The Writings of Carl Schurz/To Lucius B. Swift, May 13th, 1893

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Pocantico Hills, N. Y., May 13, 1893.

When I received your telegram of the 11th I was just on the point of leaving Washington for home. I agree with you completely and have preached the same doctrine to Messrs. Bissell and Maxwell. I have especially tried to convince Mr. Bissell, who is a well-meaning and sincere man, of the necessity of forming and making known a definite plan as to the object to be reached—a non-partisan service—and the means by which to reach it. I think I have made an impression upon him.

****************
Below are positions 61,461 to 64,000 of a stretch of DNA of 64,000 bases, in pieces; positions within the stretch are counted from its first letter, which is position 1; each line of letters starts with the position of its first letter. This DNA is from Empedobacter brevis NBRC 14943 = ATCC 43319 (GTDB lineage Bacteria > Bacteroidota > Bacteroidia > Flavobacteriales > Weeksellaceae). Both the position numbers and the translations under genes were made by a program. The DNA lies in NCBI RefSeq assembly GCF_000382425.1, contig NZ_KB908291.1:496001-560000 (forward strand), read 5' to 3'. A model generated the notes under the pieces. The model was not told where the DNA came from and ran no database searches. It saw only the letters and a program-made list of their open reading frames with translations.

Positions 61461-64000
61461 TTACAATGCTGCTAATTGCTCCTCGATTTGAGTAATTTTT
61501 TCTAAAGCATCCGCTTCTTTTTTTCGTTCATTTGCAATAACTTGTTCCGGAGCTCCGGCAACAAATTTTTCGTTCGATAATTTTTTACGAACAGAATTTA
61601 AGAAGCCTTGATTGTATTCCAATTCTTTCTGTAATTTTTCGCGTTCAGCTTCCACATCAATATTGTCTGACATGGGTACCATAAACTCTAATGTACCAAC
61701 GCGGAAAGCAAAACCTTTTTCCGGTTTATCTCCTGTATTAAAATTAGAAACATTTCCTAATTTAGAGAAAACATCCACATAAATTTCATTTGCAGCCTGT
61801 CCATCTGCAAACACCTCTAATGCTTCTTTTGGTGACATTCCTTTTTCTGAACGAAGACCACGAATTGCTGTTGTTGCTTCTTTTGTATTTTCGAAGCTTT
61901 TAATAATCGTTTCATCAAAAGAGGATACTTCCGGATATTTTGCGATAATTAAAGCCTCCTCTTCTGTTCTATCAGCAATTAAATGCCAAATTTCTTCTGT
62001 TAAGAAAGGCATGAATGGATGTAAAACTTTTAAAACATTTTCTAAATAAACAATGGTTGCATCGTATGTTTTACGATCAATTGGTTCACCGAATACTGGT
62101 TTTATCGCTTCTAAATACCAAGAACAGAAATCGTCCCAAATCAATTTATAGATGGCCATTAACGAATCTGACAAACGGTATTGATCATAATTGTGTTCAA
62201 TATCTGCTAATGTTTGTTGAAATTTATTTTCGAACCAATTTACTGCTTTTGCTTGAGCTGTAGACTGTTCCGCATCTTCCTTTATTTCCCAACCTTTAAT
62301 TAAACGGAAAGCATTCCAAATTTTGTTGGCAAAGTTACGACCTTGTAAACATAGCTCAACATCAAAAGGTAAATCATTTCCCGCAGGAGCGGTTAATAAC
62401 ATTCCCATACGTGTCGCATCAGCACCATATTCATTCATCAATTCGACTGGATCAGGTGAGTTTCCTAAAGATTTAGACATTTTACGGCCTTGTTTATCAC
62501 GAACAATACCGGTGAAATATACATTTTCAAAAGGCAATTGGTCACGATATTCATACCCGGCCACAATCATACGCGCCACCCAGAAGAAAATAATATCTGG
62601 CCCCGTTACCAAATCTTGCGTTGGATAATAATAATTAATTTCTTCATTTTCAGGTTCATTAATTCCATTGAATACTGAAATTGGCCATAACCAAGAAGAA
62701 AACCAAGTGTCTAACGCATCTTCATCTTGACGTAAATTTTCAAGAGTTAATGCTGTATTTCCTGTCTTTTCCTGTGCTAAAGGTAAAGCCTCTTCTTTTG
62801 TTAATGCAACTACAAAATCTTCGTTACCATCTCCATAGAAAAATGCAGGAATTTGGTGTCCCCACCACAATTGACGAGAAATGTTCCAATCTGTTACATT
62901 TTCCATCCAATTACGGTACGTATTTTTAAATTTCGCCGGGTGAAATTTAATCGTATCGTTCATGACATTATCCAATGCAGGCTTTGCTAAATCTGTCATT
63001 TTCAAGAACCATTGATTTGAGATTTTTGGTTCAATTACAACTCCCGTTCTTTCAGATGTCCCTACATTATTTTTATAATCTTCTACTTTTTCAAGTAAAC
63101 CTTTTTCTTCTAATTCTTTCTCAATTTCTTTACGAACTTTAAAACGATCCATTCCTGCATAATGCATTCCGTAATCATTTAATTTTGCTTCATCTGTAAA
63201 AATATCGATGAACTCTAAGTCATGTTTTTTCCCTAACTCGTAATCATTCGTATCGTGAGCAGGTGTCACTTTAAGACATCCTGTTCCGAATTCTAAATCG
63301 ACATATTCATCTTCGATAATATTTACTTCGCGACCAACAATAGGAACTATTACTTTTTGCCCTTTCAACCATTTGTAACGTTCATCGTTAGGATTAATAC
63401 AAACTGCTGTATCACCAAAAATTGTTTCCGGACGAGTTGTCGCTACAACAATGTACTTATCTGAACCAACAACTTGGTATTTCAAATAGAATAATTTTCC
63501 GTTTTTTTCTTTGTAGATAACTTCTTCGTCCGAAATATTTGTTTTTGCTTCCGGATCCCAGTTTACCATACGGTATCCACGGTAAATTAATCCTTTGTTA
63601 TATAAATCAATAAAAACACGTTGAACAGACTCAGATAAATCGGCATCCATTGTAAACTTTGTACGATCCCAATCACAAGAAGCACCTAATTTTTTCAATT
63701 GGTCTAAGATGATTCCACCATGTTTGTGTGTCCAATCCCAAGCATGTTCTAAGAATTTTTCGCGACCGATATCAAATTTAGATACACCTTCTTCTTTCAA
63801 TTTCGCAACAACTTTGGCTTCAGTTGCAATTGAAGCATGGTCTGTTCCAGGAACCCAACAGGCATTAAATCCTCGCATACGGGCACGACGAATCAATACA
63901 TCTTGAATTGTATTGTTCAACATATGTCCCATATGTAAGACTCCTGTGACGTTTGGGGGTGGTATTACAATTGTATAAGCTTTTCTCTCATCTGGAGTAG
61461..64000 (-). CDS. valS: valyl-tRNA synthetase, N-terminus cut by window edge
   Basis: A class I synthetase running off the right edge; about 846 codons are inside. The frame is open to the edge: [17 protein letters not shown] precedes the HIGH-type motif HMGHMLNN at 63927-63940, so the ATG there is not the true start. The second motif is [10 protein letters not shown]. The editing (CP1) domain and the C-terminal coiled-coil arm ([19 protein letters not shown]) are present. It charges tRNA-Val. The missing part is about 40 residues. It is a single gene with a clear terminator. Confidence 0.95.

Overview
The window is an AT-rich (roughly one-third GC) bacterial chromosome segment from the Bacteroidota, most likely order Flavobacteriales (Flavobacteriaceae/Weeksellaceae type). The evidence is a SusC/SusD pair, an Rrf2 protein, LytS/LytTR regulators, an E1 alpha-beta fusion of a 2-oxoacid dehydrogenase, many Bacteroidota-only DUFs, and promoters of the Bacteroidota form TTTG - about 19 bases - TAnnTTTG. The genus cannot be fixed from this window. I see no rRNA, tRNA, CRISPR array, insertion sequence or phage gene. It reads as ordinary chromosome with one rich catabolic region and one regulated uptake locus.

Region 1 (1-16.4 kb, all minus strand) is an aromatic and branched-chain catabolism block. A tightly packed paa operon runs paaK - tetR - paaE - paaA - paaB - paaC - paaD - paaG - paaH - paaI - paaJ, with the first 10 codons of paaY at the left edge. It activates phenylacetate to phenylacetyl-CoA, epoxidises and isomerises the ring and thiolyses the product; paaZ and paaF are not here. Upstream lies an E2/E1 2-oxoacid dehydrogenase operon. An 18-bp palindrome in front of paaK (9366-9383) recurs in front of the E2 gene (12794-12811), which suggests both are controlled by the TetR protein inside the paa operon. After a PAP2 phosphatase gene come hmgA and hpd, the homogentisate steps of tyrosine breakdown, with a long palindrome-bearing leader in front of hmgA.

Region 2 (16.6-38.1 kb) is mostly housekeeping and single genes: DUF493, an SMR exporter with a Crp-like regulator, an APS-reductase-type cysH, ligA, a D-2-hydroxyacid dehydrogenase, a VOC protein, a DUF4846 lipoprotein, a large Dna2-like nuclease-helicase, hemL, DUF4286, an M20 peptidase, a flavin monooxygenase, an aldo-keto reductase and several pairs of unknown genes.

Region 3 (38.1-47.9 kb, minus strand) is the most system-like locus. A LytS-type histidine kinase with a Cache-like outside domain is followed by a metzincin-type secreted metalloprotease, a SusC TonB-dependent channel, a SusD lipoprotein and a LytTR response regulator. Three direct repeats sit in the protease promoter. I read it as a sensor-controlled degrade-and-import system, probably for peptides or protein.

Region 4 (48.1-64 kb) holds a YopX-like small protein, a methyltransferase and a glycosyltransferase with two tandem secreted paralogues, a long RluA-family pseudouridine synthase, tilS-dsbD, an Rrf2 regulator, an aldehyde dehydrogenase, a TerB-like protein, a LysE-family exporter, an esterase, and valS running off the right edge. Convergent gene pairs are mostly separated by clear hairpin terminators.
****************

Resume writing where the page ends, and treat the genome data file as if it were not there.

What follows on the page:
Did you notice the anti-spoils-system talk Mr. Bynum has been indulging in?

I have some reasons for hoping that there will be an improvement in the method of the Post-Office Department from this time on, and also that the civil service rules will soon be extended over the chiefs of division. The President and all the secretaries are profoundly disgusted with the things the spoils system has brought upon them, and I think we have a good chance of making a substantial advance. I shall keep up a vigorous correspondence with them. Our relations are in this respect all that can be desired.